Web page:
Easing: Ease in-out
Tip: if you’d like to stagger the timing of the two elements animating you can do this using the Advanced Motion Timeline.
4. Understanding Components
Next, copy the elements needed for page 3 and paste them onto page 3. You’ll need to do a bit of rearranging and adjustments to fit the elements on the page as needed.
Almost all of the elements needed for this page are components.
A Word About Components
Components in Atomic are like symbols. Any component can be edited and reused throughout a project. Any edits made to a component will be updated in each instance. Components can also be interactive and contain multiple states of a symbol. This makes it really easy to structure your prototype.
Let’s add some interactivity to the boardingPasses component. To open the component, double-click on the component icon in the layers panel next to the layer name. Once open, you’ll see three pages; one representing each flight. For now these passes are identical, soon we’ll change this.
We know that the user has three flights and we’d like them to be able to swipe through each one. There’s also a QR code icon that, when interacted with, should bring up their boarding pass code.
If you look in the layers panel you’ll notice each page is an instance of a component called “boardingCard”. Let’s open the boardingCard component now to see how the data has been applied.
5. Using the Data
The boardingCard component is a component embedded in a component. This allows us to create a boarding card symbol that can be reused while showing different data sets.
With the boardingCard component open you’ll see two pages; the front and back of the pass. This is where the data is being assigned to the individual text elements.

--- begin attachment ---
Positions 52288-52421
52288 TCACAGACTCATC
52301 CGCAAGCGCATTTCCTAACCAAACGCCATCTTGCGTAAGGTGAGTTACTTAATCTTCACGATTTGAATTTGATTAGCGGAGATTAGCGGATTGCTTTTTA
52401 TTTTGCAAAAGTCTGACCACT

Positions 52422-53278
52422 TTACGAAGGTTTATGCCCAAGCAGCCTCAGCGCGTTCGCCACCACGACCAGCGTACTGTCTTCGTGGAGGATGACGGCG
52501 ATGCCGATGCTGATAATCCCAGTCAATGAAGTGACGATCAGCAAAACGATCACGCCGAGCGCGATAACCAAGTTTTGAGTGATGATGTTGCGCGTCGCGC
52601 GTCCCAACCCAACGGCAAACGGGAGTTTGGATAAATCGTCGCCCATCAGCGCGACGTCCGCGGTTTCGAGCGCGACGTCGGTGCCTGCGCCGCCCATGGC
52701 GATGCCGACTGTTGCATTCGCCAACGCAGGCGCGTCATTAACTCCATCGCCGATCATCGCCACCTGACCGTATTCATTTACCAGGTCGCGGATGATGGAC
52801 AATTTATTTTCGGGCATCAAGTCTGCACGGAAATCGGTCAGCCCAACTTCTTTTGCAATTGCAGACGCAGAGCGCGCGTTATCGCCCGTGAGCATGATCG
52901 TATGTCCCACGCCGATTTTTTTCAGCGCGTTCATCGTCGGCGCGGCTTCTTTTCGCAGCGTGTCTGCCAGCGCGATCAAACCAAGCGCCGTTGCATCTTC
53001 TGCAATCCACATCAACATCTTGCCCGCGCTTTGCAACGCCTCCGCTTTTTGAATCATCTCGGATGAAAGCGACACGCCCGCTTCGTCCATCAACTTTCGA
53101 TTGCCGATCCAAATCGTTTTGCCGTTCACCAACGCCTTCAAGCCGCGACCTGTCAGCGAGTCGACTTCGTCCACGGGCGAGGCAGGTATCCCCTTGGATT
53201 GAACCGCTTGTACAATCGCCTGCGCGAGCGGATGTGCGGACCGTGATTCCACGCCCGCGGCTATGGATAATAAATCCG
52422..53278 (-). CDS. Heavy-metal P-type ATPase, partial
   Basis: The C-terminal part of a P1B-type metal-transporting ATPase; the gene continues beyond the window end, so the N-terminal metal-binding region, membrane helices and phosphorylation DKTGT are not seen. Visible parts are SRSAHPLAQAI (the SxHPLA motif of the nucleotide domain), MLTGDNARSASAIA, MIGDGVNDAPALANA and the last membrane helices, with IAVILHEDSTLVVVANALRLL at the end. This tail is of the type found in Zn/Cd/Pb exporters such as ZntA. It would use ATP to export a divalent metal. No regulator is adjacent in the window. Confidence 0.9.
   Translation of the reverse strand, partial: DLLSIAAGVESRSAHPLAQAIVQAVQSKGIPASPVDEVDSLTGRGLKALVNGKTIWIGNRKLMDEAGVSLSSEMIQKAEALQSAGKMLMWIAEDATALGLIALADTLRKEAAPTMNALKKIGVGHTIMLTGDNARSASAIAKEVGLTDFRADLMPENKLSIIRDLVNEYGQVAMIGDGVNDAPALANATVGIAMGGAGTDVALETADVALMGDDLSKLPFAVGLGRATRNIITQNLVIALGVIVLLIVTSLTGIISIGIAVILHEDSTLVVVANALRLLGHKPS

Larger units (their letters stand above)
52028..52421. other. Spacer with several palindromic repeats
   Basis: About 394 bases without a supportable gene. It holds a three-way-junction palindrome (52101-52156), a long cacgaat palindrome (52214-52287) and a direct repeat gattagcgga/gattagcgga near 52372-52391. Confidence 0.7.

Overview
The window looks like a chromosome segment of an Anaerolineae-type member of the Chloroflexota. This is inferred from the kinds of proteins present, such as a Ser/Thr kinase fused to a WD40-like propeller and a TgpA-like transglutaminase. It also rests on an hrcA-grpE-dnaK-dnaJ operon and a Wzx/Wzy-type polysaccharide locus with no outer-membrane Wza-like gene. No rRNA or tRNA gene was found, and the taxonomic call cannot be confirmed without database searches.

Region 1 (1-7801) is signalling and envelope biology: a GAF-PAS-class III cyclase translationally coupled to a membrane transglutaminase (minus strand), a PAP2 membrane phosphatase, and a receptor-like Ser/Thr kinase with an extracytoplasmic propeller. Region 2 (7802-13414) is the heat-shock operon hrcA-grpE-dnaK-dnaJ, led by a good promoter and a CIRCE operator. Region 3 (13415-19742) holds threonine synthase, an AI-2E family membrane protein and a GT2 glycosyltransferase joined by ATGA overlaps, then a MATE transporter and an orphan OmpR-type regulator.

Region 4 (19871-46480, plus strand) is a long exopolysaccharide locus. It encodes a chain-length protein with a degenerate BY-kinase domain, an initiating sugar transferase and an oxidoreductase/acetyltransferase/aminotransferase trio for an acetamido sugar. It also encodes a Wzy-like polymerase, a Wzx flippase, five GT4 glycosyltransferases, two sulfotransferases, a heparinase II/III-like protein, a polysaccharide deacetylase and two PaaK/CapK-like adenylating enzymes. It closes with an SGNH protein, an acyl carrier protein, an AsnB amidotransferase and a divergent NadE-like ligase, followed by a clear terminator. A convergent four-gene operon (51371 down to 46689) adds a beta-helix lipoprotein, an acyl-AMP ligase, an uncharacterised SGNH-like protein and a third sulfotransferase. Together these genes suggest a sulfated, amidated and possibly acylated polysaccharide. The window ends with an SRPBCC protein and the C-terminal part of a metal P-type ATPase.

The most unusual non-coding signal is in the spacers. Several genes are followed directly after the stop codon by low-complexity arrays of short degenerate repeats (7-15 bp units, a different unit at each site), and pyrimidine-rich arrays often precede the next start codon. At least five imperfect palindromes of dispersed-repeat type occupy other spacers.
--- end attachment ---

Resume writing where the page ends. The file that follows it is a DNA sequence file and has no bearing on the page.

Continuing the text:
Select the ABC text and take a look at the Text properties. You’ll notice the following:
Content: Set from data column
Data: Inherit from parent
Subsequently if you look at the Google Sheet where this data is being pulled from, you’ll see a column titled “departure-code”. This means that the text element ABC will display whatever data is shown in the column “departure-code”.
All dynamic text in this component has been set to Inherit from parent. This allows us to link to the data sheet at a group level, and therefore display and sort through the data row by row. We’ll get to this soon.
6. Adding a Flip Interaction
Next we’ll set up a page-based transition to flip between the pass and QR code. On the front page of the boardingCard component press H to bring up the hotspot tool. Then, draw a hotspot over the QR code icon on the front page.
Hotspots allow you to define interactive areas of your prototype. With your hotspot selected, under the interactions panel set the following:
Gesture: Click or tap
Go to: > Next page
Easing: Ease in-out
Then, on the back page, create another hotspot (H) that will take us back to the front page. This time draw it over the close icon and set the following:
Gesture: Click or tap